Earlier in the week, my husband’s grandfather passed away. I had asked my husband to pick a mile to dedicate to him. He selected 21 after the 21-gun salute they had at the funeral. I was there, about to start mile 21, the furthest I’d ever gone, so I sent him a quick text, which was the first he’d heard back from me after learning I was hurt. He started informing everyone I was still in the race. From that point on, it was like he was right there with me, “talking” me through via texts. After I finished mile 21, I told him 22 would be for my grandpa. Then he suggested mile 23 for his dad and 24 for mine. It really helped to dedicate miles to family members – some still with us, some not.
I kept praying, especially when I felt the pain creeping in again. Or when I started feeling fatigue from the temps that kept creeping up and up the longer I was out on the course. Mile 25 I found myself thinking it’s only two more miles, but I was so drained. I walked. Walked a little bit more. As I was getting closer to finishing, I can recall people talking to me from the side of the road. Encouraging me. Using my name. Strangers cheering for me. Again, I sort of heard them, and all I could do was nod my head. Then I’d run some more and nod. Mile 26 put me right near the stadium finish. I could hear the music and the crowds. I knew my family was there still waiting, well over an hour after my sister’s finish. She had sent me a text saying the weather SUCKED for running but “you got this!”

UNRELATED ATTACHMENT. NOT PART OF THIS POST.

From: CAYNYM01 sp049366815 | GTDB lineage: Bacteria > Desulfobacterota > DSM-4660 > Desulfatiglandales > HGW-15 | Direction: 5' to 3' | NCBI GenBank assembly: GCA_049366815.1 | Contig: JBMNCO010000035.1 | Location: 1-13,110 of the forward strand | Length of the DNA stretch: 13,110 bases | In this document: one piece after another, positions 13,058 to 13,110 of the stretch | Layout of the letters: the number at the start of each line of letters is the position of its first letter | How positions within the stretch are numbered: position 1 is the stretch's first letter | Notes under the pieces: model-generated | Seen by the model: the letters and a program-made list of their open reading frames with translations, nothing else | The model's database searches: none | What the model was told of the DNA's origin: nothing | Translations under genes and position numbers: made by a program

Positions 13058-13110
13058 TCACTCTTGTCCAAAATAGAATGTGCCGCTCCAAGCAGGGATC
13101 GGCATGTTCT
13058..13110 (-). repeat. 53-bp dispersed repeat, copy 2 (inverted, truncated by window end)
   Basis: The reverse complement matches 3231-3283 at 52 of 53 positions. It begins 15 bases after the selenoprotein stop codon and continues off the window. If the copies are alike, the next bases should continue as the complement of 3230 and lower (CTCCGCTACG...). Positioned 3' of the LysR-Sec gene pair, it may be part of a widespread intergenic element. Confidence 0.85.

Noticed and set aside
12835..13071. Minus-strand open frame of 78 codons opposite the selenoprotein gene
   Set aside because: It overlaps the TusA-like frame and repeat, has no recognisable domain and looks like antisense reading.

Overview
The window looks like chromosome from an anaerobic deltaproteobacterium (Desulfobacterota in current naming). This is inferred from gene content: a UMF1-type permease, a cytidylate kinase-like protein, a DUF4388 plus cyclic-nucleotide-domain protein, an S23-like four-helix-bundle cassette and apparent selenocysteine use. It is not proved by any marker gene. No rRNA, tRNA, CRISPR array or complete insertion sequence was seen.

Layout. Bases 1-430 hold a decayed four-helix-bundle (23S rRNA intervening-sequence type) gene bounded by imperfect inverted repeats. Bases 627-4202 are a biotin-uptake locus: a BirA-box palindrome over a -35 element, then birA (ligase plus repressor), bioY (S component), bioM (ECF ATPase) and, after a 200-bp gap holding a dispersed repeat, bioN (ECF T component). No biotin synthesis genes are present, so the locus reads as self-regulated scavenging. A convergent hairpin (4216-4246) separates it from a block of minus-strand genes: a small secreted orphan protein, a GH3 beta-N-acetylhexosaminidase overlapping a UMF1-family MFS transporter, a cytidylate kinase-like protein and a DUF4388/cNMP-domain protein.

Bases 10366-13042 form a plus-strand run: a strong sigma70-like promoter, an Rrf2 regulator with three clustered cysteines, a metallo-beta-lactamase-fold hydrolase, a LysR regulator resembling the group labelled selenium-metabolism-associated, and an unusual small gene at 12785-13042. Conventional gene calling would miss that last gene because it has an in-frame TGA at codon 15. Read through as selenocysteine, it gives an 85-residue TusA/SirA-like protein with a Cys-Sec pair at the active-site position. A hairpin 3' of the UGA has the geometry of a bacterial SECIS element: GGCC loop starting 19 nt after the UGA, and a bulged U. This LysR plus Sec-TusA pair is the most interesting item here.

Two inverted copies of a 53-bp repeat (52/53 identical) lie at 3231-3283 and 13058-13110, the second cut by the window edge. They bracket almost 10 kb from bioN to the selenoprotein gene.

I prayed some more. Out loud. Didn’t care who heard me. Our Father, who art in heaven. Hail Mary, full of grace. Over and over until I rounded the last corner before the opening to the stadium. Then I started saying out loud to myself, “oh my God. Oh my God. I’m here.” It took my breath away to see the final stretch, lined with flags blowing in the breeze. I finally felt like air. I ran the final stretch and crossed the finish line. It was unbelievable. I just finished a MARATHON.
I honestly don’t know how I did it, as hurt and defeated as I was. I really don’t.
I’m not fast. I wanted to finish in 5 hours, but I finished in 5:35 and some change. While I wish it was better, I still did it. I really did it.
Later that day, I decided to post how I really felt. Not just about the day, but something that would sum up the journey I’ve been through, especially with ttc – when running was the only thing that got me through. If I wouldn’t be successful in pregnancy, I wanted to complete a marathon of a different kind. Running gives you a lot of time to think, so when I posted a pic of my medal, I left it with this:
I’ve learned that there are some pretty amazing things in life I can control. For the things I can’t, I chose to not let them break me. That’s all I wanted to prove today.